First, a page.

Category Archives: Environment

Sidehill to December – Slant Walking

November 30th and a few streaks of sun break through the clouds, brighten the mountain and then vanish. Even as two darknesses are on the way – that of storm and that of December – the brief scene looks a little like a divine barcode, and, right now, in search of some trail-time after a day of talk, I’m buying.

For years I’ve made much of November for the quality of its slanting light and its long looks across terrain once obscured by summer’s foliage. It is, even as its days dwindle early, a season of discovery. December, however, has always felt like descent, and, were it not for the solstice turn near month’s bottom and the hoped-for flash of new snow, I’d opt for elsewhere.

But here, in the White Mountains that Henry Thoreau visited only in summer, I know also there’s beauty to be found on this crossover day, as he knew was true in all seasons and locales. Walking up for these few hours is simply another way of looking for it; it is kin to traveling “a good deal in Concord” and bringing back, perhaps, some word-leaves, or even a late blooming word-flower.

The trails I take work across slope, over the leaves of summer past, and it doesn’t take long to reach the clouds and their gauzy light. A scrim of snow deepens as I go up, though it, and I, never get to full winter. At the walk’s highpoint, a thousand feet above the valley, I pause at the juncture of trails, where one slants back down and, warm from climbing, savor a different season’s solitude. I’ll start down when I get a thermal prod, and I hope the forecast rain and sleet hold off until I get back to my car.

But really I hope only for what I have: this forested moment on crossover day, reminder that beauty and mystery are year-round.

Here, to follow, is short photographic saunter from the walk:

Sidehill up.

Sidehill up.

 

Along the upper contour.

Along the upper contour.

 

The crossover.

The crossover.

 

In the clouds.

In the clouds.

 

Snyder Brook going to winter.

Snyder Brook going to winter.

 

And on down.

And on down.

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The Scent of Wood – Poet-stackers at Work

There is a certain Irish woodchopper who, when I come across him at his work in the woods in the winter, never fails to ask me what time it is, as if he were in haste to take his dinner-pail and go home. This is not as it should be. Every man, and the woodchopper among the rest, should love his work as much as the poet does his. Thoreau, Journal, 12/12/59

Around 11:00 a.m. I heard the aural prod of the back-up-beeper, which, on this NH backroad, can only be warning away the tens of people who lived up this valley a hundred years ago. Compliant, as ghosts usually are, they scattered, and steadily, our neighbor from 4 houses down backed down our drive. His pocket-dumptruck was piled high with white-faced wood, jumbled behind a back-stack of order, where the metal door would usually be shut.

Dave jumped down from his truck, and we looked over the swell of land that I hoped he could back across and up so the woodpile would be close to the cellar bulkhead. “O, sure,” he said, eyeing the ground that slants like a wave that’s felt the sea-bottom and is intent on the shore, “I can get across that.” And so he backed over the ground-wave, got the truck-bed level, “so it won’t turn over when I raise it,” and dumped a cord of maple, beech and birch, with a sprinkling of oak. In doing so, he was ordering also a chunk of the remaining day.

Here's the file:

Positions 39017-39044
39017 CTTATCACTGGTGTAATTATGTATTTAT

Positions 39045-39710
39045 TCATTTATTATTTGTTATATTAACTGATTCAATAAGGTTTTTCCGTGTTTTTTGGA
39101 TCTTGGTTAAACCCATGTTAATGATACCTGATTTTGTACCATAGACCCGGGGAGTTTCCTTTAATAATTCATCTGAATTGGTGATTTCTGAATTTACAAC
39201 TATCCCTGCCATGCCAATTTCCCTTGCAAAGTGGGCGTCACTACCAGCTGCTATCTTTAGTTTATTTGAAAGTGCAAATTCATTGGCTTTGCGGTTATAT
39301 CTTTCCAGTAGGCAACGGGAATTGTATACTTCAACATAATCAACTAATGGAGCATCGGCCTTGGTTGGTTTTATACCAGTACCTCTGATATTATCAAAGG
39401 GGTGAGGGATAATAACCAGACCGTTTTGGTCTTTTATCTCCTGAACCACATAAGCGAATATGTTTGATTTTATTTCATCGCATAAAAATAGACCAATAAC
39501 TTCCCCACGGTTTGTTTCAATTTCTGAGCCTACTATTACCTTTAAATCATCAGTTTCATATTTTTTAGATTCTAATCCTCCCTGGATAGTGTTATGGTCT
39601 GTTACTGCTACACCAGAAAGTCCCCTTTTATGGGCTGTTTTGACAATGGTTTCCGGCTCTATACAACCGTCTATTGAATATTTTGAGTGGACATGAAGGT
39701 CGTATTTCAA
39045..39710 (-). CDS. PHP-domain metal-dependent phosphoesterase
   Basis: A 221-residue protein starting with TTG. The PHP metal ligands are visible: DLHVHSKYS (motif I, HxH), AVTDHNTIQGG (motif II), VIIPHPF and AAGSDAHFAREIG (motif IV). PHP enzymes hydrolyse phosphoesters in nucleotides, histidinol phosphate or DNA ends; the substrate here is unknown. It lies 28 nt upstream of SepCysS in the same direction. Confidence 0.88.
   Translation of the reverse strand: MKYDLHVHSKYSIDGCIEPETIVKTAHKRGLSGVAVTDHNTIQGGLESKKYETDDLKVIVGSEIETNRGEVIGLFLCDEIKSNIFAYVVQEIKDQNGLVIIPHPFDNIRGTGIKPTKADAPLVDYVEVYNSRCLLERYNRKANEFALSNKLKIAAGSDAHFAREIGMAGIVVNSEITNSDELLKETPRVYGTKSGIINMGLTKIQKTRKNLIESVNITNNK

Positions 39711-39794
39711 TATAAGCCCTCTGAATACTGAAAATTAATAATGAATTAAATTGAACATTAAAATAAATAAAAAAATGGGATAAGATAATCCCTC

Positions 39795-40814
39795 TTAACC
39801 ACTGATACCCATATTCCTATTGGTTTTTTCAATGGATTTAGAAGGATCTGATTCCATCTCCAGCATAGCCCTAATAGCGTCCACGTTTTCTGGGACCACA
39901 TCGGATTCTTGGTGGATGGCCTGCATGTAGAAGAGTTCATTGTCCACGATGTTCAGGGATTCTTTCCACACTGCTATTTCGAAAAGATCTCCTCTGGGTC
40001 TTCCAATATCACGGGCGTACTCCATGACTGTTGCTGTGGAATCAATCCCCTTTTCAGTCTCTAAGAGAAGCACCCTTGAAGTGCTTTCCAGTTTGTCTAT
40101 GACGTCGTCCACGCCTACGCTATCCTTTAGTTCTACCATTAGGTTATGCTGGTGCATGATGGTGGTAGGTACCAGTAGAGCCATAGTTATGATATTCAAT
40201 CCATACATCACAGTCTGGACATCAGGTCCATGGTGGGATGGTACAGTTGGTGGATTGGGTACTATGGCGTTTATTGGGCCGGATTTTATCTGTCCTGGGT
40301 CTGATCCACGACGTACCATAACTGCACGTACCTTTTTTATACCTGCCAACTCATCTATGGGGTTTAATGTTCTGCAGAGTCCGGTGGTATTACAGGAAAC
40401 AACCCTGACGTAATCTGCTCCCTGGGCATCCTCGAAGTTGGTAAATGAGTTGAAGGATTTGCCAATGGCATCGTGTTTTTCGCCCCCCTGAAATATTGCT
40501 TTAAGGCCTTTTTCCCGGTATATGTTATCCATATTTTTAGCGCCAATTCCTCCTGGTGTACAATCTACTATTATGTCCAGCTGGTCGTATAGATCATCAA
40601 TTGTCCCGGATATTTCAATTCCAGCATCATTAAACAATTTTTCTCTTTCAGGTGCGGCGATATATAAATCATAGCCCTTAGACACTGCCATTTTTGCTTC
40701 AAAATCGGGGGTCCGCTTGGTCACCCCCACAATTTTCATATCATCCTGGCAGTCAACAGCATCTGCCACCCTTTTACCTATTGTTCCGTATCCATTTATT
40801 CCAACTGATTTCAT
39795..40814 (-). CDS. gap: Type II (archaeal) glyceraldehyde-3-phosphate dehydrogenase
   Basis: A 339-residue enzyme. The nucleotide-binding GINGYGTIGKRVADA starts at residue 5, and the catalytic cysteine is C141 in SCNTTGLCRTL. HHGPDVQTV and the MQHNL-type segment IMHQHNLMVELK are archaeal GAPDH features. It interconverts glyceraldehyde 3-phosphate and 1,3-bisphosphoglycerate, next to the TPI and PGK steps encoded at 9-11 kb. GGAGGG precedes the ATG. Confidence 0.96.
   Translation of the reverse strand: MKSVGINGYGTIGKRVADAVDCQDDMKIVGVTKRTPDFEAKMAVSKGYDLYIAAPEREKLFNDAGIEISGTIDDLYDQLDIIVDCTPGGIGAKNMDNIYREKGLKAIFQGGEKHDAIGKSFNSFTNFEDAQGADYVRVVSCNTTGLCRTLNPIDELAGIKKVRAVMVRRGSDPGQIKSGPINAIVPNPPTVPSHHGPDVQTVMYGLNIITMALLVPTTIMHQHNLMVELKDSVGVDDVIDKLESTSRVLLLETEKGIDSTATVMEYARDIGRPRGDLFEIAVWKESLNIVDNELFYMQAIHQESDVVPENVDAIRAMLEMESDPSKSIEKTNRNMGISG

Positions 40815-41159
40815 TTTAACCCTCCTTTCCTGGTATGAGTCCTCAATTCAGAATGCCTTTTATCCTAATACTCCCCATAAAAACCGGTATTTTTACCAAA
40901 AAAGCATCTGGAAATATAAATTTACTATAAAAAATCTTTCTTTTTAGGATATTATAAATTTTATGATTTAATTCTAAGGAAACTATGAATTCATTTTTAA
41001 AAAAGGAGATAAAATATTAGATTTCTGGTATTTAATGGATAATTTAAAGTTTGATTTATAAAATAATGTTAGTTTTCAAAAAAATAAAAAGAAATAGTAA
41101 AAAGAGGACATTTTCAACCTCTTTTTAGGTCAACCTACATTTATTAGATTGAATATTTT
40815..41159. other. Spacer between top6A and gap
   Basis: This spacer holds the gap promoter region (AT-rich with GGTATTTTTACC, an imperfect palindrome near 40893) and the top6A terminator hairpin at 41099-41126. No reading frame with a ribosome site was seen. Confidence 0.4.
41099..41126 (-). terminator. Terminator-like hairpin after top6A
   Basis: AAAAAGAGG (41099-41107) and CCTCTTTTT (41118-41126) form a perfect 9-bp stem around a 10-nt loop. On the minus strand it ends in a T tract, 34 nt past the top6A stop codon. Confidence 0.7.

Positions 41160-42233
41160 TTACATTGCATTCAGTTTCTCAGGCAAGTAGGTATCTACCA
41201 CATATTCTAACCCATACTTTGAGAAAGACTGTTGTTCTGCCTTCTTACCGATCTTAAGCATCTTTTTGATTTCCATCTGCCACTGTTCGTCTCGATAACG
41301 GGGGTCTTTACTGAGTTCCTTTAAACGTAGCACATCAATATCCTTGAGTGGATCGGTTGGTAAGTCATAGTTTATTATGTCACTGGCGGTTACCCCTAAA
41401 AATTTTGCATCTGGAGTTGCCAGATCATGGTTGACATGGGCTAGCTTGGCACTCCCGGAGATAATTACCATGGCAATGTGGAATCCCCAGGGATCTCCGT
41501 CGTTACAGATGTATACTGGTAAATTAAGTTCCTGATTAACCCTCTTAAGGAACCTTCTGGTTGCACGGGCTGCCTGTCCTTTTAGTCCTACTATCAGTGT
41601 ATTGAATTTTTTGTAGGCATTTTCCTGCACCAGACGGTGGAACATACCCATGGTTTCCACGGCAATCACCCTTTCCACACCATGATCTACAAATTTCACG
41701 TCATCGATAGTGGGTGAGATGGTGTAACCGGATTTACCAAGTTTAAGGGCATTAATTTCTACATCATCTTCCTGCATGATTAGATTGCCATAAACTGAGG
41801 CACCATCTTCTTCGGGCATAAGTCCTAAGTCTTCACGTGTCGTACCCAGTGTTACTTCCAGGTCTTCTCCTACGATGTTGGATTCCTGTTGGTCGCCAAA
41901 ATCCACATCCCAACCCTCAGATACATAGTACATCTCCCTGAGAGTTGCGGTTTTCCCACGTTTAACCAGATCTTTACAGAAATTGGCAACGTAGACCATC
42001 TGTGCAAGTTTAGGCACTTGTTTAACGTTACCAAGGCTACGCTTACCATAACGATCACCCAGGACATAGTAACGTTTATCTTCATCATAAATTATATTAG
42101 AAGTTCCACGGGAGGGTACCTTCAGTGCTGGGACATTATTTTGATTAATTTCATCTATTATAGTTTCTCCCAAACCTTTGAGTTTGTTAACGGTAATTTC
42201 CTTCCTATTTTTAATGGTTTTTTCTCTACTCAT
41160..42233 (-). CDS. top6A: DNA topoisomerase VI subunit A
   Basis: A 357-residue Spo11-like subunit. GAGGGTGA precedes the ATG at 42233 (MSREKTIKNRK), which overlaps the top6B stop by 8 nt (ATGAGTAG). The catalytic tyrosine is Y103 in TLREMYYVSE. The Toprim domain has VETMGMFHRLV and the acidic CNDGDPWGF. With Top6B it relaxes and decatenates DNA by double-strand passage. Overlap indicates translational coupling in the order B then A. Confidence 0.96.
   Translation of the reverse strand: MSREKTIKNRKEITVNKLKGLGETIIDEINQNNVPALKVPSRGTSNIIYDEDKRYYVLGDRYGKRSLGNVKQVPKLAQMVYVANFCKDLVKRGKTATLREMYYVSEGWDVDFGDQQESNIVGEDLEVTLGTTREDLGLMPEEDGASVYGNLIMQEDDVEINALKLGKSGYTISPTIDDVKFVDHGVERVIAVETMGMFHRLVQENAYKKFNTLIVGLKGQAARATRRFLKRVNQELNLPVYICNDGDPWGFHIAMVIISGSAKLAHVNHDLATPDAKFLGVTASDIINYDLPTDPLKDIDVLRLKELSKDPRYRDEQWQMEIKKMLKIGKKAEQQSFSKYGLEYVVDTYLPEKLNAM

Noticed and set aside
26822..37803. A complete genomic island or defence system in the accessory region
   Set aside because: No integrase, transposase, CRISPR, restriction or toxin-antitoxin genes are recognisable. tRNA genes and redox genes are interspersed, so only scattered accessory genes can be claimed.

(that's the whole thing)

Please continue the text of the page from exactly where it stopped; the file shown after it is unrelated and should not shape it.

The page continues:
In my 20s, I’d had a house heated partially by wood, and as I cruised town, I’d kept a lookout for developers who were opening up housing lots. Sometimes, in exchange for some tree-felling, I could get to keep the wood and haul it home, and so I’d gotten pretty adept at the cutting, hauling and splitting that made up the 6-or-so cords I burned each winter. Since then, wood-fires have become more atmospheric and ornamental, except when I visit end-of-the-road NH, which is where I was when Dave’s beeper summoned me.

Dave, like any veteran wood-seller, worked his way close to hoped-for dump-off spot, raised the truck-bed, and, as the chunks slid down, eased forward to get them all to ground. We exchanged a pleasantry or two and he took my check and drove off. I turned and surveyed all the wood, much of it whiter than my teeth; then I pried open the bulkhead, tossed a dozen chunks down and went after them to outline the stacks I’d envisioned. Soon, I hoped, Rolando and Eli, my brother’s two children, would arrive to help realize those stacks.

All of this buried my nose in a favorite scent. The sour smell of fresh-split wood works on my taste-buds, and it seems to intensify in the upper part of my nose. It also seems strongest at a little distance. If I lean in and touch-sniff the wood’s surface, the scent weakens a little, but a few feet away from the heap outside, or, at that distance from the stacks inside gives me maximum whiff. And it is an astringent, clean whiff, with a hint of what goes on inside a tree throughout its life, the up and down flows and the responses to the wheeling seasons.

Rolando and Eli arrived and we tossed chunks down into the basement, and, when a pile had formed, we went down too and began to set them in rows to dry. Using lally-columns as containment, we raised our rows, and they became a dense text, a sort of woodblock poem before us. Intuitively, just as you shape a sentence by fitting related words to each other, we slotted in the sharp-angled wood – the maple and the beech and the birch. The work wasn’t as playful as Frost’s “swinger of birches,” but as we bent and stacked, it was enough. Did we “love [this] work as much as the poet does his?” Perhaps not that much, but as work’s rhythm set up and we watched our stacks rise, we smiled.